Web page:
• Post Reply Bookmark Topic Watch Topic
  • New Topic

What's more performant than a switch statement?

 
Serge Plourde
Ranch Hand
Posts: 140
  • Mark post as helpful
  • send pies
  • Quote
  • Report post to moderator
In another language (Clipper, Visual dBASE) we can store code blocks in an array, then do something like:
eval(arrayOfCodeBlokcs[caseNumber])
In cases where there are a lot of cases to check this is really fast!
Any idea to implement this idea in Java?
 
William Brogden
Author and all-around good cowpoke
Rancher
Posts: 13078
6
  • Mark post as helpful
  • send pies
  • Quote
  • Report post to moderator
I think you will have a hard time beating the switch statement. Java builds a jump table to the code blocks so selecting a block should be quite fast.
Bill
 
Serge Plourde
Ranch Hand
Posts: 140
  • Mark post as helpful
  • send pies
  • Quote
  • Report post to moderator
Hey, thanks a lot William!
 
Daryl Fong
Greenhorn
Posts: 2
  • Mark post as helpful
  • send pies
  • Quote
  • Report post to moderator
You can achieve similar by using a delegation model. In java, everything is view as object. Thus your code blocks are objects.
Now you have to implement a standard interface for all the objects. For each object implementing the interface you'll have to register them to a Factory class. U can use a hashMap to do that.
Now everytime you like to get a code block (object in Java), the Factory class will just return the Interface and hence you're able to invoke the method defined in the interface.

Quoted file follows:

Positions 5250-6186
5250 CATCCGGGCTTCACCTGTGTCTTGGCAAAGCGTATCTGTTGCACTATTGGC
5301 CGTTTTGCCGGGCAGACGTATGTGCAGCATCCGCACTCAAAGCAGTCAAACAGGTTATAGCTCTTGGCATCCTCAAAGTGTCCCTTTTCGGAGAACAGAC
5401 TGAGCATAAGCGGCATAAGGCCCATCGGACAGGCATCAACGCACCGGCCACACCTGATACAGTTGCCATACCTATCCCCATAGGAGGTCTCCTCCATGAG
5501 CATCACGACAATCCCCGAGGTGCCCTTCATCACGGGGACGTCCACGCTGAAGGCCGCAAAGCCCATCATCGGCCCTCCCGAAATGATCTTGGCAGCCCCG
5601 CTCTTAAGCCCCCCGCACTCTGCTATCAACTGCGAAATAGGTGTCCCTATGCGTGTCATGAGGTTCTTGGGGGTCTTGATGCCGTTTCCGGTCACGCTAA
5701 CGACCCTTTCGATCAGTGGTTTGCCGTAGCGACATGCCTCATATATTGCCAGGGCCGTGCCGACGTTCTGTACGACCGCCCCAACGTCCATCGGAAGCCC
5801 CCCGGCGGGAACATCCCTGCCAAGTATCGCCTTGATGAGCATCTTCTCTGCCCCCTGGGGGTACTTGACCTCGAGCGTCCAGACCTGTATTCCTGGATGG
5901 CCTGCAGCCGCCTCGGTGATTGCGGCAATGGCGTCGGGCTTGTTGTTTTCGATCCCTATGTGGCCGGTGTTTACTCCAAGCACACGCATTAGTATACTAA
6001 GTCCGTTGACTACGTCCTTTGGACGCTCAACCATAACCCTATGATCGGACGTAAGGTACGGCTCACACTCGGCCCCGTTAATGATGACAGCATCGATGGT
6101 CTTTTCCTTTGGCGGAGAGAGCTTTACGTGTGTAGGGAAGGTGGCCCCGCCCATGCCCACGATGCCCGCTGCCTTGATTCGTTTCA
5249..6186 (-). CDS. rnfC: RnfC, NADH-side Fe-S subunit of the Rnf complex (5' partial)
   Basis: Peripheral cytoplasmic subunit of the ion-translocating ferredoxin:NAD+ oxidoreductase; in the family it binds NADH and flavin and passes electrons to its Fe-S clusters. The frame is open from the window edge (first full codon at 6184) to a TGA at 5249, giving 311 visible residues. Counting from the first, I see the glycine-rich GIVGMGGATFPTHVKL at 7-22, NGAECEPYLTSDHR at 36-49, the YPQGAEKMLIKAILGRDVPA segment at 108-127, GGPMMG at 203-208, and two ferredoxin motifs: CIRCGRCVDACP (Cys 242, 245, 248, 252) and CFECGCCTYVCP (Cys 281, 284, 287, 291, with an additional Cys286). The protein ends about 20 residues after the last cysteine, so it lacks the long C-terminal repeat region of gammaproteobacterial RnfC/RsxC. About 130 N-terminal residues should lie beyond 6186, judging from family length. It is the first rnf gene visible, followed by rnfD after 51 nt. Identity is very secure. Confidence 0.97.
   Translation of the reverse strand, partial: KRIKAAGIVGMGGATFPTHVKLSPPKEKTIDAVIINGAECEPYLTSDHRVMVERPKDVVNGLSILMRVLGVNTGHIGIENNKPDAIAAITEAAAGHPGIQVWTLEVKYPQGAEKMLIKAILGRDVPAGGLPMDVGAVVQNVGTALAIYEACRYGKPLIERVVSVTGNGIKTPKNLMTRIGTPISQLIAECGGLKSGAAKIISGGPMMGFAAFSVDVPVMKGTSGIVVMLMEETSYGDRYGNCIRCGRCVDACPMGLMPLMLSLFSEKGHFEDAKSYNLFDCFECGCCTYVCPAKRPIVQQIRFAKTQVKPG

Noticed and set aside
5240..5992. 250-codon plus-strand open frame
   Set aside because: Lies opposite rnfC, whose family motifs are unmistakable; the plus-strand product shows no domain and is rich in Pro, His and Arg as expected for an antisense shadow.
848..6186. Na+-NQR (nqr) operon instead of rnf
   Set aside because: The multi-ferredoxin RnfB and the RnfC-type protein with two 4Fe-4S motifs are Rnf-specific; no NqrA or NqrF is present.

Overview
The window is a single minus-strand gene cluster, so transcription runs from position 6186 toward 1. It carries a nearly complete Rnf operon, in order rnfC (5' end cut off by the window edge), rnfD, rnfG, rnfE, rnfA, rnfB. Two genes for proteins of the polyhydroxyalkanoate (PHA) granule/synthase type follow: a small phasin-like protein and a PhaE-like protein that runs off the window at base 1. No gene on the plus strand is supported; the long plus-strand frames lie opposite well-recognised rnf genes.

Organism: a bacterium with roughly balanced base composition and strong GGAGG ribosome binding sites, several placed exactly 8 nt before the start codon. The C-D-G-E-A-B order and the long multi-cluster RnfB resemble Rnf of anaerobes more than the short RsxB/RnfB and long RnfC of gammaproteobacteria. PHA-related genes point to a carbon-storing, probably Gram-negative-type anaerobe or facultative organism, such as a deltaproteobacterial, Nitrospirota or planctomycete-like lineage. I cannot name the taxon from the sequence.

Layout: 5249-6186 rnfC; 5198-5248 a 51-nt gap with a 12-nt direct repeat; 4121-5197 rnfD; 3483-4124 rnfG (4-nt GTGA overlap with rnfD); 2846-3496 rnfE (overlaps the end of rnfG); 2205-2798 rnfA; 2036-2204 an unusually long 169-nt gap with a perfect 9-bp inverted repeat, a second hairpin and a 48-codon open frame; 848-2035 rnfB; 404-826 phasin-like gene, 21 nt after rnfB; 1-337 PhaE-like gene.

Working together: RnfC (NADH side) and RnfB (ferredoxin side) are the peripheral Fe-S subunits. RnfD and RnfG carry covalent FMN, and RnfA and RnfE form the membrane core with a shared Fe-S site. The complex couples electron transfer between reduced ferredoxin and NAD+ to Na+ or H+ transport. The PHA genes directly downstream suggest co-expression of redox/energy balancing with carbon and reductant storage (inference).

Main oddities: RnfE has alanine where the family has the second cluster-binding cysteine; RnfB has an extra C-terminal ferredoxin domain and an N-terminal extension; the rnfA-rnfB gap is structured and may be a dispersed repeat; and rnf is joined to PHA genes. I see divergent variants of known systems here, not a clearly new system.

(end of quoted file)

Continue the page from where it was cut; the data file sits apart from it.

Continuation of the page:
Hope this help.
 
Serge Plourde
Ranch Hand
Posts: 140
  • Mark post as helpful
  • send pies
  • Quote
  • Report post to moderator
Thanks, I'll try that.
 
Yoo-Jin Lee
Ranch Hand
Posts: 119
  • Mark post as helpful
  • send pies
  • Quote
  • Report post to moderator
Great suggestion Daryl,
Could you provide an example of your suggestion?
Thanks, your the best.
Yoo-Jin.
 
Ipsita Naravane
Greenhorn
Posts: 29
  • Mark post as helpful
  • send pies
  • Quote
  • Report post to moderator
Yes, I would like to see an example too.
Thanks
Shilpa
 
Mark Herschberg
Sheriff
Posts: 6037
  • Mark post as helpful
  • send pies
  • Quote
  • Report post to moderator
Cute trick.
Those using it should understand the tradeoffs. For this to work, you need to have objects in your factory. Either these objects get created as needed (and may or may not be recycled, depending on whether or not they retain state), or they may all be created ahead of time, and stored.
In the former case, created JIT-style, you take an object creation performance hit, which may overshadow the savings from the switch. In the latter case, you take a startup hit, as well as increated memory use; this option makes sense when you will be reusing the "switch" repeatedly, and can recycle stateless objects from within the factory.
There are also maintenence and code size issues to consider.

Bottom line, don't naively assume a fancy trick like this will already be in your best interest. its clever and useful, but if you're not careful, you can get burned.
--Mark
hershey@vaultus.com
 
  • Post Reply Bookmark Topic Watch Topic
  • New Topic
Boost this thread!